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08 July 2016

Iraqi Christians suffer effects of war

Iraqi Christians suffer effects of war

Alliance member Release International has called the Iraq war a "tragedy" for Christians in the Middle East.

The region has seen a massive exodus of historic communities since the conflict started in 2003.

It is estimated that the majority of Christians in Iraq have fled, leaving just 250,000 behind.

Chaldean Archbishop Bashar M Warda told Release International: "Christians have lost their trust in the land and the future. The attack on Christians has been immense.

"Pray for their safety in this chaotic situation."

Iraq is now considered one of the most dangerous places in the world to be a Christian, ranking close to the top of the persecution watch lists

Today the Christian presence itself is now dwindling, not only in Iraq, but in the surrounding nations. Christians have been driven out by extremists who have flourished in the power vacuum created by the toppling of Saddam Hussein.

Paul Robinson, chief executive of Release International said: "In our visits to help persecuted Christians, many ordinary Iraqis told us that things had been better for believers under Saddam Hussein.

"Few had fond words for the dictator, who kept the church under tight surveillance and imprisoned some evangelicals, but the constant refrain was that Iraq had been safer under Saddam.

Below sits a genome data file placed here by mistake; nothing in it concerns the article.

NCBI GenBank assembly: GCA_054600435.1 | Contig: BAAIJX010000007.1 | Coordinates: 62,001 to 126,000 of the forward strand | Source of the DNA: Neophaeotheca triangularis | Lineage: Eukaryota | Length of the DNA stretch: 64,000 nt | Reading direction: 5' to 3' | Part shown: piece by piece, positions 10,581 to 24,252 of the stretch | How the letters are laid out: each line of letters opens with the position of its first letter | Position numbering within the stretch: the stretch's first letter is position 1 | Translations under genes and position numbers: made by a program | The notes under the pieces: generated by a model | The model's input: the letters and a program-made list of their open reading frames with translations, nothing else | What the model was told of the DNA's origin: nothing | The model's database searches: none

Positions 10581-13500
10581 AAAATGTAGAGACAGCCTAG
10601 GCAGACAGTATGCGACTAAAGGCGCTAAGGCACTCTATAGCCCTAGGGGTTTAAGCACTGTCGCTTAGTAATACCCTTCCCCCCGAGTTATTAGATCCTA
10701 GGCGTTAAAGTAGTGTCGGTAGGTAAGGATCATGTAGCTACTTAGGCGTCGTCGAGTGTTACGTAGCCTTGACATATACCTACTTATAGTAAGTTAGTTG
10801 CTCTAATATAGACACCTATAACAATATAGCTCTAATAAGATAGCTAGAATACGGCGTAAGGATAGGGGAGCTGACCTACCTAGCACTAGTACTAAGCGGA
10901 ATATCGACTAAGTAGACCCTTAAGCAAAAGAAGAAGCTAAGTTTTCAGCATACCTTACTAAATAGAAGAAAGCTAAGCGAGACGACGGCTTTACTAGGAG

"The war has sown the seeds of religious violence for a generation."

Large swathes of the country remain under the control of Islamic State, who has demolished churches and confiscated Christian property, and have abducted Christian and Yazidi women as sex slaves.

IS militants have given Christians the ultimatum: convert, submit, or die. Thousands have been stripped of their belongings and forced from their homes to trek through the desert to Kurdistan.

And religious conservatism and intolerance is spreading to areas beyond IS control. Christian women have been threatened in the workplace and forced to wear headscarves. Many have been driven out.

Lena, a contact, told Release: "People were threatening us. My daughter received a letter with a bullet in it."

Another daughter, Dahlia added: "The extremists said we had to leave or we will shoot you. We were very scared." They left and fled to Kurdistan.

"Kurdistan is a place of relative safety for Christians – please pray for them," said Paul Robinson.

"Another encouraging sign is that Muslims, sickened by the violence being carried out in the name of religion, are coming to faith in Christ across the Middle East.

"So please pray that that Christian faith both survives and thrives in this region.

"Pray also that Christian refugees are afforded the same aid and treatment as others."

Release is working in Iraq to support Christian refugees by providing relief aid and training. Through its international network of missions Release serves persecuted Christians in 30 countries around the world, by supporting pastors and Christian prisoners, and their families; supplying Christian literature and Bibles, and working for justice.

Release, Open Doors UK and Christian Solidarity Worldwide have joined with the Evangelical Alliance to form the Religious Liberty Commission (RLC) which exists to speak up for Christians who are persecuted because of their faith. The RLC believes in the rights of all people, of any faith or none, to have freedom of religion or belief, including the freedom to convert.